Representatives of the Sinti and Roma communities called for more effective measures from the European Union to protect minorities at a ceremony in the former Nazi concentration camp of Auschwitz.
Sinti and Roma often live in deplorable conditions across the European Union
The chairman of the Central Council of German Sinti and Roma, Romani Rose, said he was observing with "great concern" current developments following violent physical and arson attacks on the minority in Naples and other Italian communities.
Speaking at the camp in Poland on Aug. 2 -- the international day of commemoration for the Sinti and Roma victims of the Nazi Holocaust -- Rose accused sections of the Italian media and certain politicians of trying to "condemn and criminalise the minority across the board."
Instead of holding conferences and issuing statements, the EU should introduce effective measures to protect the Sinti and Roma, known pejoratively as gypsies, Rose said.
He demanded steps to do away with the "completely unacceptable" living conditions of the minority in much of the EU.
Half a million of Sinti and Roma perished in Nazi gas chambers and concentration camps during WWII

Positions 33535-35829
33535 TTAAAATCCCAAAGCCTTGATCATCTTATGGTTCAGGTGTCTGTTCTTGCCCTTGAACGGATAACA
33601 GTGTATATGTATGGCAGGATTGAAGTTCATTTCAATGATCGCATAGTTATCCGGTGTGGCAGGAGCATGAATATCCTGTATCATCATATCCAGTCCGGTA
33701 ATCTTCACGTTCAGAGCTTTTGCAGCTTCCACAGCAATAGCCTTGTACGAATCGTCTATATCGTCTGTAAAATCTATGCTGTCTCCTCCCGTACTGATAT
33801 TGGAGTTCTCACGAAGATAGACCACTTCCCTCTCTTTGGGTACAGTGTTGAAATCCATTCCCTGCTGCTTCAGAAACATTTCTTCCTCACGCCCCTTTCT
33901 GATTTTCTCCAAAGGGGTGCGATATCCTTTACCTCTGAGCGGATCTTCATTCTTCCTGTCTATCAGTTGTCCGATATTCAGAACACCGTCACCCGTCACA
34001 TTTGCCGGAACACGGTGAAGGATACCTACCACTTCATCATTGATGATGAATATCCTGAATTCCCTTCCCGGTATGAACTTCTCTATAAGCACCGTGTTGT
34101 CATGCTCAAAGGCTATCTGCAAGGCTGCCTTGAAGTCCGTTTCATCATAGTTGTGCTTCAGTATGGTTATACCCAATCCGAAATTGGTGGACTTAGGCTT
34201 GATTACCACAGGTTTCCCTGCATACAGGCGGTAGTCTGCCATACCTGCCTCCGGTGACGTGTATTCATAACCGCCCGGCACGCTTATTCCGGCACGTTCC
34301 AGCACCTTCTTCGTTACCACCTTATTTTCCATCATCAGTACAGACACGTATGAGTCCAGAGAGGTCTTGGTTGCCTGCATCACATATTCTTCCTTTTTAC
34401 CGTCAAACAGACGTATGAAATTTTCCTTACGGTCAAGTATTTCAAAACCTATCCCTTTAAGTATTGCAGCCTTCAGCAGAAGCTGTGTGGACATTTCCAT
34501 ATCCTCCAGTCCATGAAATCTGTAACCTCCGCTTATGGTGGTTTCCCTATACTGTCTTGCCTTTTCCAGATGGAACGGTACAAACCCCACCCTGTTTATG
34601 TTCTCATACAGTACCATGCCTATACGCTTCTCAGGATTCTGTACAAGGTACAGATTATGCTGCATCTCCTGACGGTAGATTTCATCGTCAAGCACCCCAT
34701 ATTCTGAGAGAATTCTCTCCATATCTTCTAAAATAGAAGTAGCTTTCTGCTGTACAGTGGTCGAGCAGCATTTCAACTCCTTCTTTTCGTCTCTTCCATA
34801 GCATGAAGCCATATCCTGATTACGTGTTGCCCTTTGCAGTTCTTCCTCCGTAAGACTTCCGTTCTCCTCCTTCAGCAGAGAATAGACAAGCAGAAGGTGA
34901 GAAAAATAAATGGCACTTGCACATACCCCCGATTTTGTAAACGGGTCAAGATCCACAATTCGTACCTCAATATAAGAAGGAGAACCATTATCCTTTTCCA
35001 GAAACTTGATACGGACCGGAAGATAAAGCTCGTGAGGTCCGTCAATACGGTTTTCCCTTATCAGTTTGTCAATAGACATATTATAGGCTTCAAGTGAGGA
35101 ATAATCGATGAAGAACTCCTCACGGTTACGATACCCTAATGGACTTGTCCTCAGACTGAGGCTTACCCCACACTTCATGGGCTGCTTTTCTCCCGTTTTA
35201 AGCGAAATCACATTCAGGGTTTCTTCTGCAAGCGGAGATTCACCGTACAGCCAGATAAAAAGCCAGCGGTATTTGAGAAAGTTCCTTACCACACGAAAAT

The leader of Poland's Roma, Roman Kwiatkowski, said that members of the minority community were still not EU citizens with full rights.
Kwiatkowski accused the Italian authorities of "actively" supporting discriminatory policies against the Roma.
He praised the planned installation of a memorial to the Sinti and Roma murdered in the Holocaust next to Reichstag in the German capital Berlin as "symbolic."
"We hope the memorial will come into being and that it can be inaugurated within the next year," PAP news agency quoted former Auschwitz prisoner Franz Rosenbach as saying.
Revisiting the past
Holocaust survivors and their grandchildren, in Poland since Thursday on an educational trip, took part in Saturday's ceremony.
The Nazis set up the "Gypsy Family Camp" at the Auschwitz-Birkenau site at the end of February 1943 and transported Sinti and Roma from 14 occupied countries there.
During the night of Aug. 2-3, 1944, the final 2,900 prisoners in the camp were killed upon the orders of SS head Heinrich Himmler.
It is estimated that some 500,000 Sinti and Roma were murdered by the Nazi regime.